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Intel Prototypes New Cooler for Gulftown CPU

Intel retail boxed processors always come packed with a heatsink and fan. While they aren't the most elaborate cooling solutions, they are quiet, efficient, and even adequate for some light overclocking.

Of course, those serious about keeping their hot chips cool will opt for aftermarket solutions. For the upcoming six-core Nehalem-based Gulftown CPU, Intel will be packing it with a tower-style heatsink.

PCWorld.fr snapped pictures of a prototype of the cooler that will be paired with Gulftown. Besides just a bigger heatsink with more fins, the proposed cooler also features four copper heatpipes.

Check out more pictures here.

  • hispeed120
    This makes me worried. Seeing as Intel(or any company for that matter) tried to obtain the highest profits while still allowing for a reliable product, the inclusion of these coolers may hint that the power requirements/thermals are significantly higher than in previous processors.

    Either that or they are giving us a decent cooler just for the heck of it. I'm betting on my first comment, but hoping for the second. :)
    Reply
  • mavroxur
    That's pretty impressive by boxed-OEM Intel heatsink standards.
    Reply
  • jwl3
    Uh oh for Zalman, Coolemaster, Xigmatek, etc.

    The difference in temps just got a whole lot narrower from stock to aftermarket.

    Wonder if this means that Intel will themselves be "overclocking" their CPU's as stock now that they can dissipate heat better. Imagine them OC'ing an i7 860 to an i7 870 and charging the 870's price - all because of a better heatsink.
    Reply
  • doomtomb
    hispeed120This makes me worried. Seeing as Intel(or any company for that matter) tried to obtain the highest profits while still allowing for a reliable product, the inclusion of these coolers may hint that the power requirements/thermals are significantly higher than in previous processors.Either that or they are giving us a decent cooler just for the heck of it. I'm betting on my first comment, but hoping for the second.This has been necessary for some time now. Ever since the first quads, the stock intel cooler has become insufficient at cooling the CPU and renders overclocking virtually impossible. Nehalems have higher thermals than Core 2 Quads and I only expect the thermals to continue to go up but better smaller manufacturing processes (32nm) and lower voltages will curb this trend slightly. I'm not worried, my watercooling performs well.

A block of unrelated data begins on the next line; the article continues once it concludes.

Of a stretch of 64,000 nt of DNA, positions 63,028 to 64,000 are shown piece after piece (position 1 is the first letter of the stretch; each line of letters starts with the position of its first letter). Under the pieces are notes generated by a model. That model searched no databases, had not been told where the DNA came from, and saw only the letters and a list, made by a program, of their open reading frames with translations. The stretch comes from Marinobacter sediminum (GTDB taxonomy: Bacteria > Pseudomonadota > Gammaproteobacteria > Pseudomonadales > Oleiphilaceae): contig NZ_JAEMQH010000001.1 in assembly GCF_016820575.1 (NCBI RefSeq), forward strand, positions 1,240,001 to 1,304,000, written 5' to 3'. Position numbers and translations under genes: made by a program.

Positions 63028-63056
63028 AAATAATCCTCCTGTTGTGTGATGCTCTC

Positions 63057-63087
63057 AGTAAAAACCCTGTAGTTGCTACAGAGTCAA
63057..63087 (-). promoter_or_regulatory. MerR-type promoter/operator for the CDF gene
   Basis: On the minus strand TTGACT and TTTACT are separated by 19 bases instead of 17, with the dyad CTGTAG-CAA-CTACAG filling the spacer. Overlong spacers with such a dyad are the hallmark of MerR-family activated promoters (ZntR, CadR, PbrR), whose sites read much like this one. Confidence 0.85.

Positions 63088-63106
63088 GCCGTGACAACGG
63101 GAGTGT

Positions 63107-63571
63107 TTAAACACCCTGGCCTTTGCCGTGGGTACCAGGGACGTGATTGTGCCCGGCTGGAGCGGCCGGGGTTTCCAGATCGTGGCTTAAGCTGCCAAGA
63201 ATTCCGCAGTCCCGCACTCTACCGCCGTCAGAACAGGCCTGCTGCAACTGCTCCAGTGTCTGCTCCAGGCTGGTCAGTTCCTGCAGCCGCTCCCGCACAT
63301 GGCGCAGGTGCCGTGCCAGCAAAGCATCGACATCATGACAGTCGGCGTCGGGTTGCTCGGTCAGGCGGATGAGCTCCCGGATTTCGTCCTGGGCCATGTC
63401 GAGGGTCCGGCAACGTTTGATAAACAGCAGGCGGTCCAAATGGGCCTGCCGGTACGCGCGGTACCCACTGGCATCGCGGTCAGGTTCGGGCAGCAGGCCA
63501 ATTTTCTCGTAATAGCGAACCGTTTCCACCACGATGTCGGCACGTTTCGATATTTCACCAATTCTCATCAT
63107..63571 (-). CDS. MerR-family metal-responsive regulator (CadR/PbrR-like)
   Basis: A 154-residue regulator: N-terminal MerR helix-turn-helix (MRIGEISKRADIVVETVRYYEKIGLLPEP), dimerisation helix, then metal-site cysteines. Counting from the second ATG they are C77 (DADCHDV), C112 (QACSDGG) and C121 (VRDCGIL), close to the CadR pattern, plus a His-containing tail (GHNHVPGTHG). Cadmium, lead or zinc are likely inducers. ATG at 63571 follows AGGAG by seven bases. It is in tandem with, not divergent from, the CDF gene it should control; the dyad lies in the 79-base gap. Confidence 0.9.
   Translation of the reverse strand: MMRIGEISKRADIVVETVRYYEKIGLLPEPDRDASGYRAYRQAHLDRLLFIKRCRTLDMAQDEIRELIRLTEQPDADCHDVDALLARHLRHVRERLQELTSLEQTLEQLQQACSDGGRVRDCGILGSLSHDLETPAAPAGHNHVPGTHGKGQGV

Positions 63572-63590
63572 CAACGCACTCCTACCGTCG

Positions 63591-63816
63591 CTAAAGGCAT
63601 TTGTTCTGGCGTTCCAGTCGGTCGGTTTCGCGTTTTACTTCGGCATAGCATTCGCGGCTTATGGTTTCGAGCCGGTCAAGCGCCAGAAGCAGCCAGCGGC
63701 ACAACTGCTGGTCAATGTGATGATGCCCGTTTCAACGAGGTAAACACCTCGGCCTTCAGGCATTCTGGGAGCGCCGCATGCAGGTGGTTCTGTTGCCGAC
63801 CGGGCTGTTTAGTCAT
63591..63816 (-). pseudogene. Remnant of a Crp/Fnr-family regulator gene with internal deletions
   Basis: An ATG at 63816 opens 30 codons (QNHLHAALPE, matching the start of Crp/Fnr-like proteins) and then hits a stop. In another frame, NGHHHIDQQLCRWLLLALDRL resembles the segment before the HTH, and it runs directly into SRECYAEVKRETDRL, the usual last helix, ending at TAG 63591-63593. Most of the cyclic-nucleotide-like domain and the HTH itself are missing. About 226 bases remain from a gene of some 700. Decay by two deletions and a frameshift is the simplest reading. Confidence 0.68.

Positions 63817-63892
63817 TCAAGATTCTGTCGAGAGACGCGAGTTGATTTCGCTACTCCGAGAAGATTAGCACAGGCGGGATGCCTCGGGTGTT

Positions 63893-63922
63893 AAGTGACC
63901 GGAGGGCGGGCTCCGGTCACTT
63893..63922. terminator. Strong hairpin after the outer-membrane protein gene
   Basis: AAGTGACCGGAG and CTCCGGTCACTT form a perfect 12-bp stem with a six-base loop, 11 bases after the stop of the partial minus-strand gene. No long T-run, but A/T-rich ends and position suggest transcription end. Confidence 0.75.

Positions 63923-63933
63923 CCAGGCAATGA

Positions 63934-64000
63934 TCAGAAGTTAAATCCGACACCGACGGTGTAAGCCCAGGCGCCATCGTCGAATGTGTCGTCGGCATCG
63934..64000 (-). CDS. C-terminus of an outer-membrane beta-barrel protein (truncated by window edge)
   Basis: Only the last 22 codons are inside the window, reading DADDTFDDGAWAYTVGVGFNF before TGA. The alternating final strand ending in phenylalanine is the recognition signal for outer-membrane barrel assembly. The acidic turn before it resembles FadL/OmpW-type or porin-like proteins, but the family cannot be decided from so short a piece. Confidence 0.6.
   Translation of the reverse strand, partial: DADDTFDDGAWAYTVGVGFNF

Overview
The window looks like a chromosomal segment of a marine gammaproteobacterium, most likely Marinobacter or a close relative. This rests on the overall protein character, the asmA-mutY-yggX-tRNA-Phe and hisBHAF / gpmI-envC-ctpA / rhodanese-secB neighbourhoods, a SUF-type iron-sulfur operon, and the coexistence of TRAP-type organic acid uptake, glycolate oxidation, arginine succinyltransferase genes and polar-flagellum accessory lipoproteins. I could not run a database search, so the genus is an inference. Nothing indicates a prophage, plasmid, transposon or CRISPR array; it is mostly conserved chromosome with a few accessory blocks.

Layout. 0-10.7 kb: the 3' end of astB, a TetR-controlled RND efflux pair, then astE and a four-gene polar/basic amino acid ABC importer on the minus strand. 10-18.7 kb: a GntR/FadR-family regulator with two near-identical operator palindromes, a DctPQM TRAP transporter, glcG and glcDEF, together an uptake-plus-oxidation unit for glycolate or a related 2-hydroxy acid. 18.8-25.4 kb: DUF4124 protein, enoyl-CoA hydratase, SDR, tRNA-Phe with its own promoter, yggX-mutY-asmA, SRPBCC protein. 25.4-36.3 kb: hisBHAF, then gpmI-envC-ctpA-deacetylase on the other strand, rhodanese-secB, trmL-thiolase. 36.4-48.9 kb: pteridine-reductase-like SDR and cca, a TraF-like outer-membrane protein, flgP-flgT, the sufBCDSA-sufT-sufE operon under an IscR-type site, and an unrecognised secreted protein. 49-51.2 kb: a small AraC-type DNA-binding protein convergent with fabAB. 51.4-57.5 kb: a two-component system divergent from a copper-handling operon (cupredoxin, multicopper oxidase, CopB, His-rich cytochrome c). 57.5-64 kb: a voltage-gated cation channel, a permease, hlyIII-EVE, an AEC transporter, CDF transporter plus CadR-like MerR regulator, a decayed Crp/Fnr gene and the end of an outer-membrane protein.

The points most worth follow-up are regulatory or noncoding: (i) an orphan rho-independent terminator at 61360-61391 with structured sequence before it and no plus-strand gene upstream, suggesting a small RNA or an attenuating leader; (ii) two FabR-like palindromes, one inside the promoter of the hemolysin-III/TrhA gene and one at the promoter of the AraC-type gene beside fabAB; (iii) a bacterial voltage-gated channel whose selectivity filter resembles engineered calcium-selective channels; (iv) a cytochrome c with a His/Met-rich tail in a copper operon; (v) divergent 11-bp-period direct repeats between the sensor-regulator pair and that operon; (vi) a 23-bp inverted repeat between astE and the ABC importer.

Reply
  • Scotteq
    Hmmm... It's not like Intel to go overboard - they'll absolutely make something that's appropriate/adequate for the task at hand - but not a whole lot more. Though with 2 more physical cores, if they were to maintain current TDP they'd necesarily have to cut the existing 4 back. So it makes sense we (may be) geting an acknowledgement of thermal reality in the box.

    Question: How many nanoseconds will it take before someone decides to put one of these HSFs on the existing (warm...) 1600 quads?
    Reply
  • Scotteq
    *gaah* I meant "1366 quads"


    Oh - And Three Cheers for the engineer who *finally* convinced Intel to do away with those Gawdam%$(*#@ed pushpins!
    Reply
  • Gee... It sort of looks like AMD's Black Edition heatsink... Not that AMD innovates and Intel imitates... (of course, some fanboy is going to say "well, Intel does it better", see my next comment).

    If only Intel didn't have the OEMs by the balls in the Athlon 64 days, unfairly and illegally stealing marketshare....


    That design is utter shit though... Look at the lack of a shroud around the fan, it's going to blow air out the sides instead of forcing it through the fins.. Idiots...
    Reply
  • eklipz330
    zipzoomflyhighFor a thousand bucks you SHOULD get a decent cooler right? To JWL3, they do that already. Do you really think a $1000 i7 950 is any different than a i7 920? No, they just clocked it higher.
    the i7 975 are just better binned with unlocked multipliers
    Reply
  • Ryric
    Would be nice to see them make it so you could swap the fan out for a potentially slient/better airflow unit aftermarket. I think everyone is correct about the increase in heat from additional cores, my inital read would be that its not going to replace aftermarket coolers, its just intel dealing with the realities of the situation. Although I always wondered why intel even bothered with a bundled heatsink, a aftermarket one costs $50...
    Reply
  • krazynutz
    Would it be feasible that Intel is packaging in a much better cooler to advertise their chips' overclocking potential? By doing this, they can both raise the price of their boxed cpu's by $25+ and keep people from needing to buy 3rd party coolers. Extra profit for Intel while "giving the people what they want" up front. Win-win, as long as the coolers can compete with Xigmatek, Zalman, and Thermalright. Don't get me wrong. I love my HDT-S1283 but if I didn't have to buy it, that's more $$ I could spend elsewhere. Could get interesting.
    Reply